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Progressive Party of 1924, La Follette's


PROGRESSIVE PARTY OF 1924, LA FOLLETTE'S. The Progressive Party of 1924 originated in 1922 as the Conference for Progressive Political Action (CPPA), organized by leaders of the railroad brotherhoods. After liberal gains in the congressional elections of that year, state and local branches of the CPPA were organized, but the CPPA initially opposed the formation of a political party. The scandals of the Warren G. Harding administration altered its opinion and led it to view Senator Robert M. La Follette of Wisconsin as a suitable presidential challenger, though it did not officially nominate him, so that he could continue to run as an independent. The CPPA platform called for a reduction in the power of the judiciary, construction of the St. Lawrence Seaway, public control of money and credit, public ownership of waterpower and railroads, and the provision of federal public works at times of depression. It also attempted to empower the weak by seeking to give workers the right to organize and bargain collectively and by offering greater aid to farmers' cooperatives.

Interest groups formed a key component of the progressive movement, but not all were sympathetic to the idea of a third party. Railroad unions had come to advocate government intervention to improve their wages and working conditions, particularly after the railroadswhich had been government-run during World War Ireturned to private ownership in 1920. They were instrumental in creating the People's Legislative Service to support prolabor candidates and saw the La Follette candidacy as a means of exerting pressure in pursuit of their objectives. The American Federation of Labor (AFL)had also been interested in increasing workers' job control after World War I, but had been defeated by employers' resistance and various court decisions. The AFL worked for the election of Progressive candidates in 1922, and backed La Follette in 1924 because he was an independent rather than a third party candidate, viewing the movement as a chance to elect friendly members of Congress. Farming groups also saw in the La Follette candidacy a chance to advance their agenda of agricultural protection and farm subsidies. Such groups all saw their support for the Progressive campaign as a way to articulate their particular interests without sacrificing their independence.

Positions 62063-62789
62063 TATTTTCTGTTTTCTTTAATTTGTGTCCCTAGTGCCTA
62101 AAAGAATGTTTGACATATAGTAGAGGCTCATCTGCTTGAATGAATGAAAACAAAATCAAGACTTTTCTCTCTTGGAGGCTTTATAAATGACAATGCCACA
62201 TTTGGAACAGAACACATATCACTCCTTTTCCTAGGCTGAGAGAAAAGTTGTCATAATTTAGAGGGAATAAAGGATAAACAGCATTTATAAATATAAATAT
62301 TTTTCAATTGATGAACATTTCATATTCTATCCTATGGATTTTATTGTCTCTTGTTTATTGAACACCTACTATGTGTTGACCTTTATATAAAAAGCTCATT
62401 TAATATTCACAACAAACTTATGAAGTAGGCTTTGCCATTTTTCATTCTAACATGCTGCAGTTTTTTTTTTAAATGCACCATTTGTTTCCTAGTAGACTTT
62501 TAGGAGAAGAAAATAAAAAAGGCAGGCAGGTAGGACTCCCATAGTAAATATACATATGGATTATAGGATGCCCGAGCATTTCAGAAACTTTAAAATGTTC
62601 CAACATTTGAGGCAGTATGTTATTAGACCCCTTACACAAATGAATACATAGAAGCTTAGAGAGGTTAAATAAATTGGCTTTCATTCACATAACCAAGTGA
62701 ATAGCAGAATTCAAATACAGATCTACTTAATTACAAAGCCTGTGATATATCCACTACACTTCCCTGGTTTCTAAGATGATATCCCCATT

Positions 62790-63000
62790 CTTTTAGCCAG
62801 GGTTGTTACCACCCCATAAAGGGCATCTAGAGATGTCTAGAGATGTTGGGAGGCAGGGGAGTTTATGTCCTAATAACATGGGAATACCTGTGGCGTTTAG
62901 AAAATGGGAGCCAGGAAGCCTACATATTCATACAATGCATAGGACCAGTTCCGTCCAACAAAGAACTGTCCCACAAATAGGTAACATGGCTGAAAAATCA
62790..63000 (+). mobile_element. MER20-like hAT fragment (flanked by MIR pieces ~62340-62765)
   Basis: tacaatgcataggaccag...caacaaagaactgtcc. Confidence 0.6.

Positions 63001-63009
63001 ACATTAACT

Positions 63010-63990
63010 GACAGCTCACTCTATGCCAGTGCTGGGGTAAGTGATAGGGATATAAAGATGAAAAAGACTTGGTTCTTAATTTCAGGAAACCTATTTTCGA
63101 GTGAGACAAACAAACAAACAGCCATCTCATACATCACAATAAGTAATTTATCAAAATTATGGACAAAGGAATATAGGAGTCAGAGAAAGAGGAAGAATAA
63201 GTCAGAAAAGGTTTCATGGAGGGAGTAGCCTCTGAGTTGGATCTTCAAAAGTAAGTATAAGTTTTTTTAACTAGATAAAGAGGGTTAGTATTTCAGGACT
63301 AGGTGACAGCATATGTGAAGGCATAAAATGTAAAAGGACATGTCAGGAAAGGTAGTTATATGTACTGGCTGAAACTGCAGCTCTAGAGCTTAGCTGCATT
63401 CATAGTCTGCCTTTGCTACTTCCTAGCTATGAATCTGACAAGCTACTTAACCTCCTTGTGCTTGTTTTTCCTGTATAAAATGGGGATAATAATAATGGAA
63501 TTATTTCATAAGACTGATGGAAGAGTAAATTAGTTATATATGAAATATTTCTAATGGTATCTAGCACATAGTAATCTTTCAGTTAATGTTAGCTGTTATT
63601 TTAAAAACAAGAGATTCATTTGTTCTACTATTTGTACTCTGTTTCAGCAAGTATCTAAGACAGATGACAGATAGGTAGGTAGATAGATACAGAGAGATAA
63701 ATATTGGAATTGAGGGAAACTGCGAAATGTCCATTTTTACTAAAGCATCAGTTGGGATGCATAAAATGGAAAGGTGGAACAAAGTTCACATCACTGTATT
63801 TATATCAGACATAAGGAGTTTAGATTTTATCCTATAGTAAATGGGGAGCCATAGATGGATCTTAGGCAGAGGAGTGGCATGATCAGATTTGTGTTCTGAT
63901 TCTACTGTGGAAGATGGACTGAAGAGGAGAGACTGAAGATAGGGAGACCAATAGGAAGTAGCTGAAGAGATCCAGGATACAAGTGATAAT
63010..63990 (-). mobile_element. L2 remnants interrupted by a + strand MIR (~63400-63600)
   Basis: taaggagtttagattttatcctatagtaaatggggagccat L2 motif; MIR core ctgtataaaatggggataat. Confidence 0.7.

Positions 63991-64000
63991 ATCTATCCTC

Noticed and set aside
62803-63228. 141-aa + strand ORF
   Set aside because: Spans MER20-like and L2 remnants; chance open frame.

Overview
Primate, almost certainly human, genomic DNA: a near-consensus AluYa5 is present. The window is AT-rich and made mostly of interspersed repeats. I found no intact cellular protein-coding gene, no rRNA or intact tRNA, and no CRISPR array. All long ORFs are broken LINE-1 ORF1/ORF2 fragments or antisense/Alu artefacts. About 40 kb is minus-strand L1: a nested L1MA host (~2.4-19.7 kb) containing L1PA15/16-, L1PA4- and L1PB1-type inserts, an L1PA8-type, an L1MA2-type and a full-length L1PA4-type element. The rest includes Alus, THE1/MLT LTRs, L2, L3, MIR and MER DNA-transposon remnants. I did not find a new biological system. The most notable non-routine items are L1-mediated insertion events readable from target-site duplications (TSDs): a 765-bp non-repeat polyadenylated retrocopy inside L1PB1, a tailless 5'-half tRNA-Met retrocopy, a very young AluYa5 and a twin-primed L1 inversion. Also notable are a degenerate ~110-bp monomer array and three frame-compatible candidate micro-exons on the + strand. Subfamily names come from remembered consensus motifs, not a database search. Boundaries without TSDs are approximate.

By contrast, a number of state Farmer-Labor parties backed the movement in the hope of creating a national third party organization. The same was true of middle-class reformers in the Committee of Forty-Eight, who favored a broad-based liberal party. A clear division existed within the movement between those prewar Progressives (like La Follette)who inclined toward consumer-oriented political democracy and those who favored job-oriented economic democracy. La Follette's belief in the malignant power of economic monopoly meant that he was generally critical of all interest-group activity and often ignored the consumer benefits of economic concentration. Future New Deal theorists like Rexford Tugwell and Felix Frankfurter favored government planning and the involvement of interest groups in reform.

La Follette added to his appeal when he picked Democratic Senator Burton Wheeler of Montana as his running mate and carried out a major speaking campaign. Nevertheless, the campaign was poorly coordinated, had little funding, and lacked a strong precinct organization. La Follette received 4,814,050 votes, or 16.6 percent of the popular vote. Although he finished second in eleven states in the West and Midwest, he carried only his home state of Wisconsin. The ticket had sectional appeal and was also strong among Scandinavians and in certain Catholic communities in the urban Northeast. After the election, the progressive movement quickly dissolved as the unions abandoned it. It did, however, lay the groundwork for the New Deal coalition of the 1930s and served as a stepping-stone for the rise of interest-group liberalism.


Briley, Ronald F. "Insurgency and Political Realignment: Regionalism and the Senatorial Elections of 1922 in Iowa, Nebraska, North Dakota, and Minnesota." Mid America 72, no. 1 (1990): 4969.

MacKay, Kenneth C. The Progressive Movement of 1924. New York: Octagon Books, 1972. Reprint of original 1947 edition.

Waterhouse, David L. The Progressive Movement of 1924 and the Development of Interest Group Liberalism. New York: Garland, 1991.

Jeremy Bonner

See also Farmer-Labor Party of 1920 ; Political Parties ; Progressive Movement ; Railroad Brotherhoods .

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